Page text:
Skit Writing in Science
How Enzymes Act:
Science Teacher Resource ~ Skit Writing in Science Class
By John Dorroh
Ten years ago enzymes that talk would not have been part of my biology curriculum. But that was before the National Writing Project came my way. The Project, through the Mississippi Writing/Thinking Institute, helped me create a classroom that revolved not around me, as in the past, but around my students. Before NWP came into my life, there were no class logs, no student-created metaphors and analogies, no allowance for students to write their own set of classroom expectations. I was a lecture-oriented science teacher, not the learner-researcher in my own classroom that I am today.
I began our enzyme-discovery journey by taking my students to the library to conduct independent research. Here — in science-based journals, on CDROM, and on videos — they found current information that went far beyond any textbook.
The next day I asked students to prepare Fact Sheets, each with a minimum of five facts about enzymes, facts that had not been presented in the textbook. Some of the facts were useful but unsurprising:
Enzymes have many jobs: regulating cellular functions, conducting nerve impulses, clotting the blood, contraction of muscle tissue, and photosynthesis.
Others were surprising:
In the honeybee enzymes in the stomach mix and change nectar into honey.
And a few were pretty close to cutting edge:
HIV protease is an enzyme produced by the HIV virus.
How could we now get these pieces of research into a context where they could be shared by the class? I decided to ask students to tape their fact sheets to a sheet of large green chart paper. The sheets were numbered and spaced about two inches from one another, giving the appearance of a quilt. Each class had its own quilt.
Next, we had a silent walk around as students collected “clusters” of facts that seemed to be about the same topic — unusual uses of enzymes, chemistry of enzymes, human health and enzymes, and many other groupings. Of course, some students, unclear on the concept, dove in with complete abandon, collecting a hodgepodge of facts with no apparent relation to one another. For the most part, however, all had gone well. Students had researched, shared and organized information about enzymes. But what now? I wasn’t sure. Fortunately it was Friday so I had two days to figure out a way to pull all this together.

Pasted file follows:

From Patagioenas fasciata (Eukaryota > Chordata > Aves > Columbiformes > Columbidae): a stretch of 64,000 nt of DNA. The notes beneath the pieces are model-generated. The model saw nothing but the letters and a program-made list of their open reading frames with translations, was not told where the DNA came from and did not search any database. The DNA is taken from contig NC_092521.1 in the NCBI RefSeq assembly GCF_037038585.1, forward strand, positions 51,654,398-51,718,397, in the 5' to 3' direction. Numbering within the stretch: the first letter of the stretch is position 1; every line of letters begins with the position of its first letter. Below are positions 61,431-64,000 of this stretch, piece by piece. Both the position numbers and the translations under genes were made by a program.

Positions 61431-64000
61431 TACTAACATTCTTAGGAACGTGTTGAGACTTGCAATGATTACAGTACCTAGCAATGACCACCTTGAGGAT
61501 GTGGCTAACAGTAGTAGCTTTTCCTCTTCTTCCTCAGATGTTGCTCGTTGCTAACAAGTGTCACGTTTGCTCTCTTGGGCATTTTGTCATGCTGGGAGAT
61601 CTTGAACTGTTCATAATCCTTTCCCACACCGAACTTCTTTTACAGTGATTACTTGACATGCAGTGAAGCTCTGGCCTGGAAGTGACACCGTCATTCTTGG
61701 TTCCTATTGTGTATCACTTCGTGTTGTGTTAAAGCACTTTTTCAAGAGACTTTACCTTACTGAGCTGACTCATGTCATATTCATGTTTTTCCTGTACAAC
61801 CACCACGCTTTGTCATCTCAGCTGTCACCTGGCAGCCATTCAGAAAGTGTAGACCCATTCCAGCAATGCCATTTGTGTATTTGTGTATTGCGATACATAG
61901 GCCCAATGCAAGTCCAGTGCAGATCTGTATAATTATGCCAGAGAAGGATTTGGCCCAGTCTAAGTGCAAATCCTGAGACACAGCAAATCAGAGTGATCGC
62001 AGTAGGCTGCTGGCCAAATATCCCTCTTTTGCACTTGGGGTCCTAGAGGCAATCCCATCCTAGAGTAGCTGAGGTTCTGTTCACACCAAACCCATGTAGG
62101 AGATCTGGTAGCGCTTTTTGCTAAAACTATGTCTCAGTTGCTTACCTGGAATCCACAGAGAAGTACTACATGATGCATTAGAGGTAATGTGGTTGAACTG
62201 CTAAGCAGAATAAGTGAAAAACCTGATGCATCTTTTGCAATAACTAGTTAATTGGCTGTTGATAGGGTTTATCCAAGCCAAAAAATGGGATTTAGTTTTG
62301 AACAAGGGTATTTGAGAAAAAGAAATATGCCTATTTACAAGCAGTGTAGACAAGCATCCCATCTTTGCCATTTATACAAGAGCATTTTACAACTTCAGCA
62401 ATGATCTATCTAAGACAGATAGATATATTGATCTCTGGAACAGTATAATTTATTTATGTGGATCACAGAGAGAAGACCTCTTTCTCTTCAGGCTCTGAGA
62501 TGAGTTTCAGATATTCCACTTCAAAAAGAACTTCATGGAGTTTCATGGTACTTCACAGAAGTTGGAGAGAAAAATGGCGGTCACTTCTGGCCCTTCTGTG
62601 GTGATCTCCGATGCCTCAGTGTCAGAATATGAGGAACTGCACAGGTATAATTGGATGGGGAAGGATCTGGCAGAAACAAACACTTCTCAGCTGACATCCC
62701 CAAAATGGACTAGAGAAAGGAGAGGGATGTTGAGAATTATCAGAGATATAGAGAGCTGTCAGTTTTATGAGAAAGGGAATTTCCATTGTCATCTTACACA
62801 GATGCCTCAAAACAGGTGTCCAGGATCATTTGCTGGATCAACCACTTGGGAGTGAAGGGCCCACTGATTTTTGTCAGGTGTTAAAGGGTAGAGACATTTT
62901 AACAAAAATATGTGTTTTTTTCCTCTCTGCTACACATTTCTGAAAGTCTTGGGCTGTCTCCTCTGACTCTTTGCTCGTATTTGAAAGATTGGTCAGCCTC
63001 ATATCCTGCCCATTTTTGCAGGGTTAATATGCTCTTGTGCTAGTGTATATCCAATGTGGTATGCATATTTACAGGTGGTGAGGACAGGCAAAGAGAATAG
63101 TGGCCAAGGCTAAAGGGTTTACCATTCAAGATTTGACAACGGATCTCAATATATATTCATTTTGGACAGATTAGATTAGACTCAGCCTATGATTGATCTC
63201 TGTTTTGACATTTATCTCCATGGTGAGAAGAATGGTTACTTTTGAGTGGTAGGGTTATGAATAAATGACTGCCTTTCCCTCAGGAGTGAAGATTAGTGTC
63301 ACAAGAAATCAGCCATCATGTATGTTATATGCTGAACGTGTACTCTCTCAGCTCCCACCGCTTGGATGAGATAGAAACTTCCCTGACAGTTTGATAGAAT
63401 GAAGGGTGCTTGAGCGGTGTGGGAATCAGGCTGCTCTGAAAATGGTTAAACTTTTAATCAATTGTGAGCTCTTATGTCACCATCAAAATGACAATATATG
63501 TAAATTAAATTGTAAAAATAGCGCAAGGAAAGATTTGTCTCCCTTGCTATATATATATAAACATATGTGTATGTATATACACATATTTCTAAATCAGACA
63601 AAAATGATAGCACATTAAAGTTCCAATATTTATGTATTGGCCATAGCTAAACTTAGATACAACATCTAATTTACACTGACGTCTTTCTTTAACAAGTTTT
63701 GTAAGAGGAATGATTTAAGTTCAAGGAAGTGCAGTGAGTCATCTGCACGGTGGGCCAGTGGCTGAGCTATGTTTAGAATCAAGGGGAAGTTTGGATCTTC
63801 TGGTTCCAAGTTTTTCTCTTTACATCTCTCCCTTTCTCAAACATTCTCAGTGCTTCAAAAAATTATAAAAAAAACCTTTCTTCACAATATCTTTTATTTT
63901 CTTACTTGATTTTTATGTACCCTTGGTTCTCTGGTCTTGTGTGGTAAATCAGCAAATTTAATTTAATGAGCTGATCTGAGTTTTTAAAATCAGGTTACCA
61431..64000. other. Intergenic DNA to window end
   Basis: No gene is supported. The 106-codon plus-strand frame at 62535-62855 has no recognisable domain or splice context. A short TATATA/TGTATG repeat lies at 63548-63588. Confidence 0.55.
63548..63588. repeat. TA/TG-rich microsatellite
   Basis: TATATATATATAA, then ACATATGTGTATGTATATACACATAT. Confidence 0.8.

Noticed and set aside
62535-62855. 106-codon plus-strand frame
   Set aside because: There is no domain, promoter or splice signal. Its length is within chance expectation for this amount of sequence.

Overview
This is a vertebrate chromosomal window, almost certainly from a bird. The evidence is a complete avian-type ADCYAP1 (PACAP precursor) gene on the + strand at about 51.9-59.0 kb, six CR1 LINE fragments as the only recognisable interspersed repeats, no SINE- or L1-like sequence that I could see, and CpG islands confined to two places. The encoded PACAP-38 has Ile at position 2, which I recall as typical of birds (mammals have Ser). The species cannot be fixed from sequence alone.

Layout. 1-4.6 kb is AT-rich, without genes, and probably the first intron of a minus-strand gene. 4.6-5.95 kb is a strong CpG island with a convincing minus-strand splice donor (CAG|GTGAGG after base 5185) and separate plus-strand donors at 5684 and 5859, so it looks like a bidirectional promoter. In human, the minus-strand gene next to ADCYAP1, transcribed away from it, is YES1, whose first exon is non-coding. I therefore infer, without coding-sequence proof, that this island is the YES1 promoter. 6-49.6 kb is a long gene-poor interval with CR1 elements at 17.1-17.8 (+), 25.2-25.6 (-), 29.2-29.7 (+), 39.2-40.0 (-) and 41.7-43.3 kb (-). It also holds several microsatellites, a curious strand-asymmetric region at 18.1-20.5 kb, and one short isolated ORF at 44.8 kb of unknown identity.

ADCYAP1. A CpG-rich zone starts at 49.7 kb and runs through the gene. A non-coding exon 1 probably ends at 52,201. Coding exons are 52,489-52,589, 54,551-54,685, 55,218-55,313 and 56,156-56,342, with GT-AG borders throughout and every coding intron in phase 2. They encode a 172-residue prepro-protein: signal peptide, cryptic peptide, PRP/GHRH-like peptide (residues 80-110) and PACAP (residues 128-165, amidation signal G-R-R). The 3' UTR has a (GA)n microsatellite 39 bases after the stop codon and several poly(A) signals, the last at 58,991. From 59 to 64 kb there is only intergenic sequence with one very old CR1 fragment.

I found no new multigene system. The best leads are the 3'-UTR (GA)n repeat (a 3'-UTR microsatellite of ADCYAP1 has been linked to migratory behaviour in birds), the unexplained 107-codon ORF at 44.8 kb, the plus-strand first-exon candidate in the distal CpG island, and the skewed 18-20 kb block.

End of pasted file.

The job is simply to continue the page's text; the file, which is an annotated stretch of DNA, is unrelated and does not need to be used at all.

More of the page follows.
On Saturday afternoon I attended my monthly writers’ group. As we generally do, we began by explaining what’s been going on in our lives since the last meeting, and school teachers naturally pour out stories about classroom activities.
“We’re doing the neatest thing in one of my English classes,” Annie, a language arts teacher, began. “I’m having the students rewrite parts of ‘Romeo and Juliet’ in their own language, using situations that are meaningful to them in their everyday lives.” She went on to tell us the particulars, and as she did, my mind raced ahead.
Skits, I thought. We can write skits as our closing activity! I had dabbled with skit-writing before in the classroom but the finished products always seemed to lack substance. This time we already had substance — all of those wonderful facts, taped to big green sheets which were spending the weekend on the walls of Room 202.
On Monday I told my Biology II students that we were going to write skits, using the fact sheets for our source of material. I distributed old copies of play books to pairs of students, pointing out the various components of the structure of a play: colons after each speaking character’s name, skipped lines between speakers, parenthesis to indicate stage directions.
A few students were reluctant to begin the activity, reminding me that this was not an English class. “What are you trying to do?” asked Nikki. I stopped to think. What was I trying to do? Was writing skits and plays going to advance my students to a new level of thinking about the content? Would it help them truly understand enzymes? And, the big question, what does it mean to “truly understand?”
“Nikki,” I said, “I have an idea that having you to write skits about enzymes is going to help you focus on the content more than if I were just telling you about them.”
Had my brief nutshell explanation satisfied her? Her expression told me that she might be halfway there. I continued. “Do you remember that poster on the bulletin board in the lab, the one next to the refrigerator?”
“No, I don’t know which one you’re talking about,” she admitted.
So we walked into the lab to examine the poster with its red letters against a plain white background. An ancient Chinese proverb was inscribed on it: “Tell me, I forget; show me, I remember; involve me, I understand.” We both read the words aloud a few times and I asked her what she thought.
She smiled. “Oh, it’s good,” she said. “And you know what?” she asked. “It just might work, writing these skits about science stuff.”